Five lessons from girls and comic books: scholarly findings!

4

October 4, 2012 by shepla

I just read an essay that was published in the spring/summer 2010 CEA Critic,  the scholarly journal of the College English Association, a national organization for teachers of college English. Author Kirsten Clemens is from Duke, but says she also teaches a summer program for gifted 10- to 16-year-olds, so she’s had the opportunity to talk with plenty of female readers to examine their attitudes about comic books and female protagonists. Her findings, quoted directly from the article:

  1. Beauty is important..
  2. Youth is more important than beauty.
  3. “We will read non-superhero graphic novels.”
  4. “Non-superhero comics are good, superhero comics are great, but manga is the best thing ever.”
  5. “Boy characters are for fueling our fantasies too.”

I kind of hate this list. For me, story trumps everything. I don’t care if the characters are preschoolers or geriatric, as long as the story is compelling. I’m glad Clemens’s students have discovered non-superhero graphic novels like Ghost World, but all I can think is “duh.” I’ve read hundreds of Archie comics without once ever fantasizing about the male characters. (I do agree that manga is the best thing ever, but I’ll leave that for a separate post.) Am I weird? What do you guys think?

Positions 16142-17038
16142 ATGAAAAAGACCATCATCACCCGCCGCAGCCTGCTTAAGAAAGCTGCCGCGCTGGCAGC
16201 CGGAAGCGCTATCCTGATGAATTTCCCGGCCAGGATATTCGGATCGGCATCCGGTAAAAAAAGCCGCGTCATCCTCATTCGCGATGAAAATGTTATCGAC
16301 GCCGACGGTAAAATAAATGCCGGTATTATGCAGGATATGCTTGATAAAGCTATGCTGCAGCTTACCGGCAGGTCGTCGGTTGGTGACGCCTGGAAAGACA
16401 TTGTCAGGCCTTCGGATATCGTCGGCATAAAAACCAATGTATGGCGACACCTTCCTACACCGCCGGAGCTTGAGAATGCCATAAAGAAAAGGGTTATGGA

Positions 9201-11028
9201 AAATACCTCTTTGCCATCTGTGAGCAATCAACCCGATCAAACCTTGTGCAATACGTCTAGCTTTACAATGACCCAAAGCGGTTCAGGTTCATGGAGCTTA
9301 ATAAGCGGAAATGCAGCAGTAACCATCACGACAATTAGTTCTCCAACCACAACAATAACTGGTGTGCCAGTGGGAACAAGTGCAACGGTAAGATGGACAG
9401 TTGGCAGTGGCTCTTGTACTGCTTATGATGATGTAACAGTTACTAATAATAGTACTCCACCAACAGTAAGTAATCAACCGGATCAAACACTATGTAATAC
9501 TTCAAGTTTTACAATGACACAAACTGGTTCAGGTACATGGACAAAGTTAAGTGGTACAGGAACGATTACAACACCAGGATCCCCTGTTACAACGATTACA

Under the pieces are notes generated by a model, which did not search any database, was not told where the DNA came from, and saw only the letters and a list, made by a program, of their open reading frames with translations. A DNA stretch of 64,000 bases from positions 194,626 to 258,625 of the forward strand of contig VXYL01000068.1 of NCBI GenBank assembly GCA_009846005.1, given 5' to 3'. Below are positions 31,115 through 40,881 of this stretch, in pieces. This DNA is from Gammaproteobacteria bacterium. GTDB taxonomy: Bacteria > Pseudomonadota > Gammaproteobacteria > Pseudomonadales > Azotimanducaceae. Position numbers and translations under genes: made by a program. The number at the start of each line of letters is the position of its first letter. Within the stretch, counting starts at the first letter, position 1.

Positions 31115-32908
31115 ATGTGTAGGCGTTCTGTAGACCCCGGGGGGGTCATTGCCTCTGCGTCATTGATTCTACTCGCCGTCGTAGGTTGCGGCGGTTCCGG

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4 thoughts on “Five lessons from girls and comic books: scholarly findings!

  1. Ta da! I’m back. 🙂 Attractive male characters are great, but mushy stories about friendship and team love are more important (note that says team, not teen).

  2. shepla says:

    Thanks for coming back! I like attractive male characters as much as the next girl, but they wouldn’t motivate me to keep reading a comic. I’d keep reading if the story was good, or if the comic was funny. I do like the team (and teen) love, though. There’s just so much drama inherent in the process of growing up.

  3. Stephen C. says:

    I’m with you. Story and character trump everything else. On a barely-related note, I’m not sure how I feel about the trend of comics getting “scholarly” attention. I don’t shout that from the rooftops since I know people who write that kind of stuff, but it seems to me that a lot of scholarly analysis sort of sucks the life out of comics, and occasionally veers into over-analysis. I generally prefer to read things like this blog, which are written by informed fans in language that can easily be understood by a general audience.

    • shepla says:

      @Stephen, now that I’m back in school I realize that there is NOTHING scholars haven’t touched. In my “Networks and Narratives” class, we watch a lot of viral videos. 🙂

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